We have introduced the GST system with certain tax slabs, and various items as per requirements have been put into different slabs. Now, as we go along, depending upon the revenue position of the states and Centre, the items could be moved from one slab to another, or maybe some slab could be eliminated. To some extent, we have done this exercise in the last two years, various items have been moved on to the lower slabs. So we’ll have to watch the revenue trend and then arrive at a decision.

    But the frequent changes might lead to some issues in the online GST returns system?

    The system is broadly stable and we also have learned in the last two years that whenever we make a change, we follow a set protocol. So, there is a lot of testing that goes into this, and then there is a beta version released, the people are made aware and then we bring that change… So, we have said that from the 1st day of the next financial year, we will introduce the new system. However, during the interim, if there’s some minor tweaking that can be done without causing great amount of inconvenience or instability, we must try and quickly do that to improve the system.

    So what are the options you are exploring?

    This GST committee has been tasked with this job and… they’ve been given 15 days. Within 15 days, they will make certain recommendations, some of which will be short term; some will be for the medium term, some for the long term. We will deliberate these recommendations and will take them to the GST Council. So far the rate part is concerned, while working on any rate rationalization, the revenue has to be seen, and the revenue collection part is very, very important, because we don’t want to do anything which will put the revenue of the States and the Centre under stress.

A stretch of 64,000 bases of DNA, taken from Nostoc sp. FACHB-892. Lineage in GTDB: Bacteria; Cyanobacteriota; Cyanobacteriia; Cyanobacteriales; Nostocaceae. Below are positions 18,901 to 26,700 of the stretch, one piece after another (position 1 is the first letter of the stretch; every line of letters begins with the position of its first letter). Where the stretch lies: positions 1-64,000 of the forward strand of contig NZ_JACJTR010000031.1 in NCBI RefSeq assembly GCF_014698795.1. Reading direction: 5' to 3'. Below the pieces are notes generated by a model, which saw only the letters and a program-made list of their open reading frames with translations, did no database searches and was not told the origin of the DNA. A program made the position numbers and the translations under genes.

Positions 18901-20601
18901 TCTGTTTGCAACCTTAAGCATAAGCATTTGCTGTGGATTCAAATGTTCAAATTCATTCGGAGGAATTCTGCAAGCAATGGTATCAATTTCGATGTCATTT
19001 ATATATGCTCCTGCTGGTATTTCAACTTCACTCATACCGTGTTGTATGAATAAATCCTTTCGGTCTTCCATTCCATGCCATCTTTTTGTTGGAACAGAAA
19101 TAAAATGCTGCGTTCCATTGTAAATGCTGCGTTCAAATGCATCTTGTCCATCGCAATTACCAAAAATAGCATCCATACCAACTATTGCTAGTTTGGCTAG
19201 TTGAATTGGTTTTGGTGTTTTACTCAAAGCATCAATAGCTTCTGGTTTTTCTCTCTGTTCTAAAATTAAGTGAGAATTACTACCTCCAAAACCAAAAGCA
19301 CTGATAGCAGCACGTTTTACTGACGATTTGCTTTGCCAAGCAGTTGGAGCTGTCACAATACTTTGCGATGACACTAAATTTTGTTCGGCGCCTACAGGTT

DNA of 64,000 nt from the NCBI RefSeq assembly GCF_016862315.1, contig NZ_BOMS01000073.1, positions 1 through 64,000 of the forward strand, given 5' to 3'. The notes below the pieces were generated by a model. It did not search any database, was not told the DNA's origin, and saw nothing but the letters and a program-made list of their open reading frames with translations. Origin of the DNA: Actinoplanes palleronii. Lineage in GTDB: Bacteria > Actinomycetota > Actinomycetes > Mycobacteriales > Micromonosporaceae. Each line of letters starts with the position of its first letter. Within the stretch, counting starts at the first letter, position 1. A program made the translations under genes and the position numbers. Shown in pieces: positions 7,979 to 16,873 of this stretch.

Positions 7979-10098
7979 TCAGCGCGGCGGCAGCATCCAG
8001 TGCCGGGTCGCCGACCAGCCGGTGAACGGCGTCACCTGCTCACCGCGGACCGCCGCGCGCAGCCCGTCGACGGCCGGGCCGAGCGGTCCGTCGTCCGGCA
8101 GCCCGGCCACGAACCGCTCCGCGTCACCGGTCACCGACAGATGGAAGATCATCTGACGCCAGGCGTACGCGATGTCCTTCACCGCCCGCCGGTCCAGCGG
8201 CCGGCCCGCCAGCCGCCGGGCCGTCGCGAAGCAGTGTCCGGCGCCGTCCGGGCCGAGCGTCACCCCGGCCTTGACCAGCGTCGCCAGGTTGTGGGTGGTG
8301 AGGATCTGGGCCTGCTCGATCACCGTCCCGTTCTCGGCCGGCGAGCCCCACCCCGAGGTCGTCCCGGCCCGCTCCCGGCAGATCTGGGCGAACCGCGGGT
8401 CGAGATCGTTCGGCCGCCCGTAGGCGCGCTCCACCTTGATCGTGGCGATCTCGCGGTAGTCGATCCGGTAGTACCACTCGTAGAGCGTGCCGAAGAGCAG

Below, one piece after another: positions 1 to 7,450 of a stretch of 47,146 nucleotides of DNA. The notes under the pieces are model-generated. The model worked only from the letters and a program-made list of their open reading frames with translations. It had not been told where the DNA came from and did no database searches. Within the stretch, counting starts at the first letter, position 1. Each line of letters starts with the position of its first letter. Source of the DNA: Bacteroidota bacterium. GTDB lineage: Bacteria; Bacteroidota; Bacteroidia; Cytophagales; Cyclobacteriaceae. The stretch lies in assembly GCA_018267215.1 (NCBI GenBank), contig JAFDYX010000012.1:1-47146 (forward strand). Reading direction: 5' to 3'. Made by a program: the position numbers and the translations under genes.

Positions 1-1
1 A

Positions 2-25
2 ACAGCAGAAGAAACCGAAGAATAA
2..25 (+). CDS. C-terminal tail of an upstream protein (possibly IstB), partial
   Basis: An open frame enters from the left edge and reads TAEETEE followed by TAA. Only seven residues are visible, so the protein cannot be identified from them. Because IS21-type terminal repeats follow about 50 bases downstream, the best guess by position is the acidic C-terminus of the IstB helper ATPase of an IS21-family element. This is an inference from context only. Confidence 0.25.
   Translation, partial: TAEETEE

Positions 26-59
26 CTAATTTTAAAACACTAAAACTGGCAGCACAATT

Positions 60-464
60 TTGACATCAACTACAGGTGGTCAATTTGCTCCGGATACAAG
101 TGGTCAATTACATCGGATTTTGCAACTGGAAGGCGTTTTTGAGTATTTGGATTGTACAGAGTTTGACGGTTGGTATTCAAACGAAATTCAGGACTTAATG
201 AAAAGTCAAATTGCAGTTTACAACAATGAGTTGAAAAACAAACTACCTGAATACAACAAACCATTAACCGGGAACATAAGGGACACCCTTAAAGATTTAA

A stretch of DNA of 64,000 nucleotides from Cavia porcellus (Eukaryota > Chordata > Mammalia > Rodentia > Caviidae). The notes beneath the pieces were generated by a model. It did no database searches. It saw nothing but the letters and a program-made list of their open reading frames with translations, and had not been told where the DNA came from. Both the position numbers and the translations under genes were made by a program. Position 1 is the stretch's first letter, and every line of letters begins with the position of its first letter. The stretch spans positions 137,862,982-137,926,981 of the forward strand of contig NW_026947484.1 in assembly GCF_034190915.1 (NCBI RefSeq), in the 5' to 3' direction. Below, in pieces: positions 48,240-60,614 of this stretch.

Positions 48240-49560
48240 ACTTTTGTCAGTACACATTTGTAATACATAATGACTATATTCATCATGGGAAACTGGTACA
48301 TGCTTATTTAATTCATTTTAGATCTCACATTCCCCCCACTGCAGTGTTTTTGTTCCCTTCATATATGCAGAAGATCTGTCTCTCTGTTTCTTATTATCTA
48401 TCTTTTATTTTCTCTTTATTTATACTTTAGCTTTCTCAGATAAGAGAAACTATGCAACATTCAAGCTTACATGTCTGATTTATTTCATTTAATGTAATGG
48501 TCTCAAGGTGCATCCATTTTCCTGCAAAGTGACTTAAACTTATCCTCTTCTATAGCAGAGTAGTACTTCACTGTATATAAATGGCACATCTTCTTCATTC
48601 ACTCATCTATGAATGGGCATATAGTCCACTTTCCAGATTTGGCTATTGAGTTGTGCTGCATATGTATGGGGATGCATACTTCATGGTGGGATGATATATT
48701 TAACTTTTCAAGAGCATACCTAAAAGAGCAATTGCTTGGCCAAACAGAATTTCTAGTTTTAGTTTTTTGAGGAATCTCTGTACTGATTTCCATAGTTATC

There are many items where certain rationalization can be done. However, there is also a point that how frequently you should go and change the rates, some stability to settle down is also very-very important. Industry must be sure that this is the kind of a tax rate which should be there, and should prevail over a certain time, so that they can plan their business accordingly. So any rate rationalization has to be balanced and calibrated activity and keeping in mind, the revenue requirement of the states as well as Centre.

    All the giveaways so far have been on the supply side, what about the demand side. A lot of talk about giving more money in the hands of people, about income tax cuts. What do you have to say on that?

    So far as giving more money in the hands of people is concerned, you see this targeted disbursement of government spending by way of benefits and subsidies, and various other social welfare schemes. Beyond that, again, I would say that any decision about any tax relief has to also be seen in the context of the revenue position and budgetary requirements of the Centre and the states and only then a decision has to be arrived. Usually these measures are taken at the time of budget because at that time we have a fairly good idea of what is the revenue position in the current year, and then what will happen during the next year and that is the time when the entire stock taking takes place and certain decisions are taken.

    Source- Indian Express.